One feels that the villain is being sporting; giving the Doctor a fair chance to come along and spoil his plans. And, indeed, that the writers are being lazy. It is relatively hard to think of a peril which arises naturally from the story and an escape which follows logically from the peril. Much easier for a baddie to put everyone in a death trap because he’s a sadist, or just because it is the sort of thing which baddies do.

Scorby sneers “You shouldn’t have long to wait,” before leaving Sarah in the room with the time bomb; Chase smiles “I imagine they won’t mind a few minutes delay,” when an urgent appointment prevent him from having the Doctor and Sarah shot. (He says that he is having them “executed” and points out that a former owner of the estate was also executed — presumably for being a Catholic in the sixteenth century.) It makes me wonder.

It was barely a decade since the last hanging in England; one of the last Frenchmen had has head chopped off a few weeks after this story went out. Was there a kind of nostalgia for the carefree days of pre-meditated killing? Or a subtle message that hurting someone in cold blood was something only a plant worshipping psychopath would ever stoop too?

Episode 3 starts with a close up of Sarah’s unconscious face after being blown up in the antarctic. It ends with a close up of her equally helpless face as she is held down next to a hatching krynoid. Of course, the Doctor arrives in a shower of broken glass and saves her.

Villains have to be cruel and heroes have to be kind. If the hero is a boy and the hero’s best friend is a girl — and they have to be one or the other — then the boy is probably going to spend quite a lot of time rescuing the girl from peril. But in the 1970s, nearly all stories had boy heroes with girl sidekicks; so you could easily run away with the idea that girls’ main purpose in life was to be menaced by baddies. Terrance Dicks, god bless him, was only partly wrong when he said that you can’t push too hard against the genre. Sarah may have been imagined as a liberated career-woman, but she still ends up tied on a conveyer belt moving towards the revolving saw. That’s the kind of thing Doctor Who is. It helps a great deal that Elisabeth Sladen can act: and conveys to the audience that she is afraid in proportion to how scary the situation is. She is never just a damsel in distress. She hardly ever screams.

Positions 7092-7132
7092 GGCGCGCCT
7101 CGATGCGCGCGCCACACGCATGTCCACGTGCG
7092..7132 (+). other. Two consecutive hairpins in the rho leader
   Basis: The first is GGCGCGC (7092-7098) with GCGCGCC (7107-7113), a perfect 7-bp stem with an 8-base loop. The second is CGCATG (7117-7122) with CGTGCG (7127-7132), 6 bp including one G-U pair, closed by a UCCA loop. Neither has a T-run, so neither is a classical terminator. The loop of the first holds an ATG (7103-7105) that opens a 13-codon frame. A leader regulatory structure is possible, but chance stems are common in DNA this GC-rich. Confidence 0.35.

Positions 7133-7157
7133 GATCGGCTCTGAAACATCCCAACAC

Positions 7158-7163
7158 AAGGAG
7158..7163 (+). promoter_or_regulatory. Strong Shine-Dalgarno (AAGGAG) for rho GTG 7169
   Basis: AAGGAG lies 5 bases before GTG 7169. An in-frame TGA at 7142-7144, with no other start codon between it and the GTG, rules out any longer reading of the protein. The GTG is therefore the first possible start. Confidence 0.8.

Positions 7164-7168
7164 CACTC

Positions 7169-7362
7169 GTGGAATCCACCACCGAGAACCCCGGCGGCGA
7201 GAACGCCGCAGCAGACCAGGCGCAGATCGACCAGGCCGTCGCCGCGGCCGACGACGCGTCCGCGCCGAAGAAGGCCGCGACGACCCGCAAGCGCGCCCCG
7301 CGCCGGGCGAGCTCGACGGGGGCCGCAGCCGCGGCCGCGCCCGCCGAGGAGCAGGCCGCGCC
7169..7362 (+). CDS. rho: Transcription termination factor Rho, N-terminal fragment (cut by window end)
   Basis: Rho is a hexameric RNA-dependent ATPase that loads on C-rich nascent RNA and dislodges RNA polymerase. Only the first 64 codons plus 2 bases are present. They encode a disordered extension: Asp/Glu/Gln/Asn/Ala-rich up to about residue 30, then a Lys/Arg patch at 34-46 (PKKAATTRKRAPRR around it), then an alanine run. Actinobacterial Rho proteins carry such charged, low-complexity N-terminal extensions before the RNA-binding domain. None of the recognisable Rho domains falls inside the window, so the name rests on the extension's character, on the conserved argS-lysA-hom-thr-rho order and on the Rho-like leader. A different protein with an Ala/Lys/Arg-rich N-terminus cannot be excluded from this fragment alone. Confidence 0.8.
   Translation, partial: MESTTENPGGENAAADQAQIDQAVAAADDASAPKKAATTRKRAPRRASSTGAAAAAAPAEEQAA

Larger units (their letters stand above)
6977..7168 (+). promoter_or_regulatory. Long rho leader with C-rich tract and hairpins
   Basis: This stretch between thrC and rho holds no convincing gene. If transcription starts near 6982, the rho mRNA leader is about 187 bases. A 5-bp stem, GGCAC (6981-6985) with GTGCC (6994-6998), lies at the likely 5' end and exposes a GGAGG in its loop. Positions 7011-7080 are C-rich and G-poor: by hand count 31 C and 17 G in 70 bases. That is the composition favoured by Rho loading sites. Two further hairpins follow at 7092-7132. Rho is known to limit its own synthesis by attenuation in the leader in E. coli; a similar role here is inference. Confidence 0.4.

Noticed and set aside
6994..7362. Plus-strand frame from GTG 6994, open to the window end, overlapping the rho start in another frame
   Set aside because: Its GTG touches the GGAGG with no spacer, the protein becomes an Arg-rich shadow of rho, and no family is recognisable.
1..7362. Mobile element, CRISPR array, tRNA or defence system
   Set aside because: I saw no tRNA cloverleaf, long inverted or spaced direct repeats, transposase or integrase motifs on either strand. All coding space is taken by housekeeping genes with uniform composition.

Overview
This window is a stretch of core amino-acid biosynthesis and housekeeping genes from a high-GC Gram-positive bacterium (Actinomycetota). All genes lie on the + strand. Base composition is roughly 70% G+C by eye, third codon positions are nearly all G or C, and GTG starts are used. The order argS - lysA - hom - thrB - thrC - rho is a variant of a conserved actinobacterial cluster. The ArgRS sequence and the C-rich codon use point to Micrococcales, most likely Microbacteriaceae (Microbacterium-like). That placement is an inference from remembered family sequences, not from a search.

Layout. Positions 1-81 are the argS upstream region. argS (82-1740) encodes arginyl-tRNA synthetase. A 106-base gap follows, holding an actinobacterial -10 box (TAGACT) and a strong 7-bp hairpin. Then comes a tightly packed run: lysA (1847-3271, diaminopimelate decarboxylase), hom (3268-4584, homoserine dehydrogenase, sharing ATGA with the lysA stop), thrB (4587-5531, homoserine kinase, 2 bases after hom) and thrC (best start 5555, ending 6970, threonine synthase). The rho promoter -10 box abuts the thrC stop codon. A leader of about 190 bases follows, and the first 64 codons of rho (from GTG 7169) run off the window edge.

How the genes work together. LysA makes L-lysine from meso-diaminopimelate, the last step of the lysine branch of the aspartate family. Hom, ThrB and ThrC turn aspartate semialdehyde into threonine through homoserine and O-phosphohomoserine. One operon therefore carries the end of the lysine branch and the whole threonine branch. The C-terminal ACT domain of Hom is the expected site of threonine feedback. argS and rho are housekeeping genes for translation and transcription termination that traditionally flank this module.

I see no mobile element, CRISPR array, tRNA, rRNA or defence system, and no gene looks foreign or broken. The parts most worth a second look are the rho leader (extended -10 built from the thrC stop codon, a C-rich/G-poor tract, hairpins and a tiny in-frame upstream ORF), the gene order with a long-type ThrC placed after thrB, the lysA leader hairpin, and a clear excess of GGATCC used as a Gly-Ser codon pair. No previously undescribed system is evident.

Jon Pertwee pointed out that the reason Doctor Who appeared so high up Mary Whitehouse’s list of “most violent shows on television” was that the Viewers and Listeners Association included “binding” — tying up — in its tally of acts of violence. And in Doctor Who goodies were being tied up by baddies every five minutes.

I don’t think that the BBC was providing early evening audiences with bondage scenarios at any conscious level. Although they did openly admit that some adult males watched Doctor Who in order to ogle pretty ladies, and that the writers sometimes played up to this. “Something” they would say of any new female casting “for the dads.” But the emphasis on Sarah-Jane’s helplessness is striking. The Seeds of Doom is not Fifty Shades of Grey. But it may be an example of the kind of thing which Fifty Shades of Grey is a sexualisation of.


Season 12 had run from January to May 1975; Season 13 returned at the end of August, having only been off the air for three months. There was another three-week break for Christmas, and the series continued until March. Which is as much as to say: Doctor Who was on TV for 45 of the 62 Saturdays between January 1975 and March 1976. It was part of the day-to-day texture of British TV — of British life — in a way that no modern programme could ever be. There was not yet any such thing as a Doctor Who fan: but everyone watched Doctor Who. And the role no belonged irrevocably and definitively to Tom Baker. Jon Pertwee already felt like part of a long-vanished world.





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2 comments:

Richard Worth said...

I know I always go back to Tolkien and nursery furniture, but 'The Quatermass Experiment' was originally x-rated, likewise the 1951 'The Thing', James Bond and 'The Avengers' adult light entertainment, and both in the 21st century are fit for children's parody. 'The Seeds of Doom' may be like one of those fairy tales where the dark shadows and the red-hot iron shoes are still there. The kids love it because they feel they are getting a peek into a scary but exciting grown-up world and Mary Whitehouse complains for much the same reason. Also interesting that 'Seeds of Doom' was three years before 'Alien': not sure what Ripley and Sarah-Jane would have to talk about

Mike Taylor said...

I can't explain why this should be so, but The Seeds of Doom was the one Doctor Who story that ever properly scared me. It haunted me in a way no other story did. Whenever I needed to go to the toilet, I would run downstairs the moment I had flushed, in case the flush summoned the krinoid and it got me.